FIM 2020 E-Bike enduro world cup dates in autumn – Is it enduro?
FIM announces 2020 E-Bike Enduro World Cup and EX-Bike World Cup calendar dates – second ‘season’ of races for electric off-road powered bikes is set for Autumn but we're left wondering when the real electric enduro race series are going to happen...
The FIM is pushing on with the E-Bike Enduro World Cup, introduced in 2019, to promote electric off-road racing on the world stage. Two race weekends in 2020 will visit Lac de l’Eau d’Heure, Belgium on November 8 plus a further date yet to be announced in Charade, France.
E-Bike Enduro World Cup categories are Enduro1 (E1) for bikes equipped with a motor with a maximum continuous rated power of 250W and whose assistance does not exceed 25km/h. There’s also weight range between 18kg minimum and 26kg maximum.
Enduro2 (E2) meanwhile is for bikes equipped with a motor and a maximum rated continuous power of 500W and which can exceed 25km/h, but does not exceed 45km/h. This class has a higher upper weight limit of 32kg.
Due to the ongoing restrictions in Germany a previously planned E-Bike Enduro World Cup on June 21 in Alfsee is cancelled.
Meanwhile in motocross, the FIM EX-Bike World Cup October is scheduled for October 18 at the Two-Off Circuit, Boves/Cuneo, Italy. The EX-Bike World Cup features four classes including World Cup and Proto World Cup with separate classes for women as well. Categories are similar to the Enduro classes above.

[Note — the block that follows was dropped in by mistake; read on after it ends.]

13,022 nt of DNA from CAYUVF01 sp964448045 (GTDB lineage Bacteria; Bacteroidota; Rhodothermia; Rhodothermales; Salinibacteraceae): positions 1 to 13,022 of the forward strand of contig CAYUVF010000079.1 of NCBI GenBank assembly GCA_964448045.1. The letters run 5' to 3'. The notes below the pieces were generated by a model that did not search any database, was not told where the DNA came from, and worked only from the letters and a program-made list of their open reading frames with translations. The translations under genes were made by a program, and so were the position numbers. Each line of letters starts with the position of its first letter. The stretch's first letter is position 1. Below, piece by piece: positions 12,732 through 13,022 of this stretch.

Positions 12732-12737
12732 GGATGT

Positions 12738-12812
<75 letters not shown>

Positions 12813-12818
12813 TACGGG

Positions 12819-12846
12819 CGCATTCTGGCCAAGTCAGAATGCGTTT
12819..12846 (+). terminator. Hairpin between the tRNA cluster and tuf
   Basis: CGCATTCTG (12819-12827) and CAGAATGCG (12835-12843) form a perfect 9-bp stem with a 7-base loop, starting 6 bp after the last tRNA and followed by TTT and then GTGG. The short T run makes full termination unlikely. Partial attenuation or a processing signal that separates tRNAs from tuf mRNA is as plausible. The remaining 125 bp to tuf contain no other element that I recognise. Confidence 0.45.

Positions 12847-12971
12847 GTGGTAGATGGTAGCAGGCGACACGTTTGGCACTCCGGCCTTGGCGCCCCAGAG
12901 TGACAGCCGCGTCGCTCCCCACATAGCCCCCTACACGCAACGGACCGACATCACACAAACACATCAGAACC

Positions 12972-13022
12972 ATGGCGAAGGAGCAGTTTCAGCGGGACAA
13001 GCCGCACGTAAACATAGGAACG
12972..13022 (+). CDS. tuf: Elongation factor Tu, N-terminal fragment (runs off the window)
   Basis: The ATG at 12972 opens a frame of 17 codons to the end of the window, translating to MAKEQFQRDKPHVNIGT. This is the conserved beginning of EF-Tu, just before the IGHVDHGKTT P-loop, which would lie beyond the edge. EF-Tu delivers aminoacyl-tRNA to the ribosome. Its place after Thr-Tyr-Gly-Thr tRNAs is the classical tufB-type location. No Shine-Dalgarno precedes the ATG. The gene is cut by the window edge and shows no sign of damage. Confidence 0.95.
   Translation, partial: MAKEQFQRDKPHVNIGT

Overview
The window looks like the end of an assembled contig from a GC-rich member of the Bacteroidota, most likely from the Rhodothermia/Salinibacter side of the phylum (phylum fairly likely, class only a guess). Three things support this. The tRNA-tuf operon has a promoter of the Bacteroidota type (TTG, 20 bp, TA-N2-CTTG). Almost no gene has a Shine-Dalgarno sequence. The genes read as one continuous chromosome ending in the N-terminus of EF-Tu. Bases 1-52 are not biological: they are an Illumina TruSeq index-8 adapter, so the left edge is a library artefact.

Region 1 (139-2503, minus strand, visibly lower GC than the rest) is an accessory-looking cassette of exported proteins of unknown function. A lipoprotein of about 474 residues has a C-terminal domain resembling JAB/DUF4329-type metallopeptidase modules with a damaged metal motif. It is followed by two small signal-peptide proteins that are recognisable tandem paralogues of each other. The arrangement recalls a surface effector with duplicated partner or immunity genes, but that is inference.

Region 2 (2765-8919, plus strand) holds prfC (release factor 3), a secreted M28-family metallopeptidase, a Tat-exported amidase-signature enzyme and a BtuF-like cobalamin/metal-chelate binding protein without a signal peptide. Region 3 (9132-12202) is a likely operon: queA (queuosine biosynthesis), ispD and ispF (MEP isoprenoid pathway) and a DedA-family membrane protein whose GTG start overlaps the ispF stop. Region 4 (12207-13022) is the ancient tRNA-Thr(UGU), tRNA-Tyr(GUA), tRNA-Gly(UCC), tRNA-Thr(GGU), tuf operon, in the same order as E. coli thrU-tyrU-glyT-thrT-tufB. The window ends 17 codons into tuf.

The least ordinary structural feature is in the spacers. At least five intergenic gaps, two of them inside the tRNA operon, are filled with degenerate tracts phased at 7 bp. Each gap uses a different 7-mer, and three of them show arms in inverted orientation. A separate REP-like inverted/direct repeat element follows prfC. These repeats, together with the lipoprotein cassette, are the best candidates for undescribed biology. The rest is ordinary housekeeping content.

Major manufacturers have the real bikes
What do we think about E-bike Enduro? The jury is still out. There’s no question E-Bikes are awesome to ride and the technology is romping ahead faster than motorcycle development. It’s not the future, it is the now.
But is it Enduro as we know it? Not while they have peddles rather than footrests. We continue to wonder why are the FIM promoting this MTB sport rather than pushing electric motorcycle development. At present the direction is too far towards pedal power and therefore is not the same – no matter how good some of the bikes are.
The technology exists for proper e-powered motorcycles off-road. KTM could do it if they wanted to, Yamaha has proven technology, Honda has already showcased an electric CRF MX bike and of course the beleaguered Alta Motors proved bikes could work in different race formats including EnduroCross and Erzbergrodeo before they went under.
SuperEnduro and EnduroCross would seem to us a natural arena for ‘real’ electric powered, off-road motorcycle racing as a first official step. Short race formats and zero emissions indoors make sense and it would be more realistic in maintaining the distinction between footpegs and peddles.
Photo Credit: Good-Shoot.com/Reygondeau + EnduroJ